There is still a great deal of uncertainty regarding Brexit. If you are a business that trades within the EU you should take the time to create contingency plans. These plans should cover a variety of situations including a ‘no deal’ Brexit. Below are some areas we think will businesses should prepare for in the case of a ‘no deal’ scenario.
If you trade in the EU you will need to start making customs declarations. The government is currently in the process of implementing an electronic customs declaration system, so ensure your processes, and systems are set up to work coherently with the system. Moving forward UK will businesses will need a UK Economic Operator Registration and Identification (EORI) number. You can find the forms here.
Import/ export declarations will have to be made as a result of a ‘no deal’ Brexit, similar to the declarations that currently have to be made when trading outside the EU. Check with your courier whether you need additional information for the declarations. Importers can register for Transitional Simplified Procedures (TSP) deferring declarations and paying duty at the border.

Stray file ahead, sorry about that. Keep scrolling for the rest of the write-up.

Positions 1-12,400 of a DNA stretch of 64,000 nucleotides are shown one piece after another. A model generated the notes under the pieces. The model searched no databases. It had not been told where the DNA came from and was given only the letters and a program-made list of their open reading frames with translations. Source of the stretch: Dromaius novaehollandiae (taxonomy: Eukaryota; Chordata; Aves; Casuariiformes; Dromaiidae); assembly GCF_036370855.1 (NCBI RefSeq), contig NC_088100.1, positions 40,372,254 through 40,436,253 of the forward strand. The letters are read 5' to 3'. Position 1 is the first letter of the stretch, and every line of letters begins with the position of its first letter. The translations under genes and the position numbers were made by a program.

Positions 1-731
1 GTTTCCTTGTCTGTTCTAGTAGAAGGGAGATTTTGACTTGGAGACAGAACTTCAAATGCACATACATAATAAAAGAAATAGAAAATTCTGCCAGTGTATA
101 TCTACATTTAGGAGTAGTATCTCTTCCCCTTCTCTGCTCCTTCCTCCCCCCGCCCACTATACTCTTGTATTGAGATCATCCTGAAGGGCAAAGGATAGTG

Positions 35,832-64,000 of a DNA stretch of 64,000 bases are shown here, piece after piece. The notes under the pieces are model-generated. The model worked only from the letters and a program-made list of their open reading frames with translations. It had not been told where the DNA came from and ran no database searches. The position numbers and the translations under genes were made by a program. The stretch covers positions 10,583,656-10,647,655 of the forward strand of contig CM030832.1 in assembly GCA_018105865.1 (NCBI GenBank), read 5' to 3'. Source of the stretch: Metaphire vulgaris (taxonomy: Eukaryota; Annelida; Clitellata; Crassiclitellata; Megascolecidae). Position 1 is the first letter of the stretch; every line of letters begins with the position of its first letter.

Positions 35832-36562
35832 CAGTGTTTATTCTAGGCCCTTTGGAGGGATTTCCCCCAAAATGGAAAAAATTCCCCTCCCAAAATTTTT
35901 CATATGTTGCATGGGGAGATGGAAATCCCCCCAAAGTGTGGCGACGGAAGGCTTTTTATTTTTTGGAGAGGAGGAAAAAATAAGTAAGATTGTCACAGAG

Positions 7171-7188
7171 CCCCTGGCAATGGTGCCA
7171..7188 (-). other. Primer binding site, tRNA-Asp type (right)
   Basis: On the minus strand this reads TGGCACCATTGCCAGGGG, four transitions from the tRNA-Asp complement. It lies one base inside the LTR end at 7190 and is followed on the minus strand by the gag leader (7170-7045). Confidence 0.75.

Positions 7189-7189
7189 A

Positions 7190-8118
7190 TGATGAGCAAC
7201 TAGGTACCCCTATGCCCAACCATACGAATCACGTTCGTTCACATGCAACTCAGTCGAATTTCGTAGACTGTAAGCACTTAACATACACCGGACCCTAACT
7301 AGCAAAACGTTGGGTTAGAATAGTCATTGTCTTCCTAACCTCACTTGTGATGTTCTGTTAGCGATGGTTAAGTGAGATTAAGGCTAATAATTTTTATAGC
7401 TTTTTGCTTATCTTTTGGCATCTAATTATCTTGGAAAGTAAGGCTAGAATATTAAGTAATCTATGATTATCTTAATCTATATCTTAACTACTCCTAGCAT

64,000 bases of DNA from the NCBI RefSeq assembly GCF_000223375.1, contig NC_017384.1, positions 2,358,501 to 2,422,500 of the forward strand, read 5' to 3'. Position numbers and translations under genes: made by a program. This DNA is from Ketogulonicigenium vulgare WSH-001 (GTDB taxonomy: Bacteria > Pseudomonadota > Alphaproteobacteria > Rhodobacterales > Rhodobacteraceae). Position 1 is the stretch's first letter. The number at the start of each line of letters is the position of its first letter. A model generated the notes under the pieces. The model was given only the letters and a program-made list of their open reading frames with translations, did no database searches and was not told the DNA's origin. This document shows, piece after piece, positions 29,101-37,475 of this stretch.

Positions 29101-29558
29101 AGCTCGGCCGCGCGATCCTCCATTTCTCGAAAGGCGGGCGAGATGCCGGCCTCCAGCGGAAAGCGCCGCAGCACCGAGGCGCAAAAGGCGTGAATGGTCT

If you have not done so already, take time to map your supply chain. Knowing where inputs come from and what product category they fall into will bring potential tariffs to your attention, so you can plan for them. If you only export to the EU these tariffs will be new and potentially time-consuming. The EU Tariffs can be found here.
The UK intends to keep product standard and regulations in line with the EU at the point of exit on the 31 March. Though the EU may cease to recognise the UK certifications of products in the case of a ‘no deal’ Brexit.
If you have contracts with EU companies these may need to draft contracts to clarify the terms for trade, including VAT changes. If your business employs EU nationals ensure they register for settled status. You will need to track the nationality status of employees going forward to ensure compliance with immigration rules and regulations.